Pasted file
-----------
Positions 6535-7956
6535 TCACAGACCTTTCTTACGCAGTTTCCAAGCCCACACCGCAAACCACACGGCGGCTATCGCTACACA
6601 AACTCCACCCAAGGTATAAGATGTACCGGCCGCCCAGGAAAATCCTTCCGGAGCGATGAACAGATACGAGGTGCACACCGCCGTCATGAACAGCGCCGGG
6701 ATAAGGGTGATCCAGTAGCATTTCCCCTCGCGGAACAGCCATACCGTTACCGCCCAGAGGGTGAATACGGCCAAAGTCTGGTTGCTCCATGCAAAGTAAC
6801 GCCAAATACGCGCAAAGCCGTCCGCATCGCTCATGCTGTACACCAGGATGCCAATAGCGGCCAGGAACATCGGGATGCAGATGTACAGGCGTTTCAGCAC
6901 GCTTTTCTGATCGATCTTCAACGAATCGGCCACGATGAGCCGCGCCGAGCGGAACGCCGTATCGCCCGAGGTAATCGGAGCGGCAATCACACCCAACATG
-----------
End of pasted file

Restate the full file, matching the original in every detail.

Positions 6535-7956
6535 TCACAGACCTTTCTTACGCAGTTTCCAAGCCCACACCGCAAACCACACGGCGGCTATCGCTACACA
6601 AACTCCACCCAAGGTATAAGATGTACCGGCCGCCCAGGAAAATCCTTCCGGAGCGATGAACAGATACGAGGTGCACACCGCCGTCATGAACAGCGCCGGG
6701 ATAAGGGTGATCCAGTAGCATTTCCCCTCGCGGAACAGCCATACCGTTACCGCCCAGAGGGTGAATACGGCCAAAGTCTGGTTGCTCCATGCAAAGTAAC
6801 GCCAAATACGCGCAAAGCCGTCCGCATCGCTCATGCTGTACACCAGGATGCCAATAGCGGCCAGGAACATCGGGATGCAGATGTACAGGCGTTTCAGCAC
6901 GCTTTTCTGATCGATCTTCAACGAATCGGCCACGATGAGCCGCGCCGAGCGGAACGCCGTATCGCCCGAGGTAATCGGAGCGGCAATCACACCCAACATG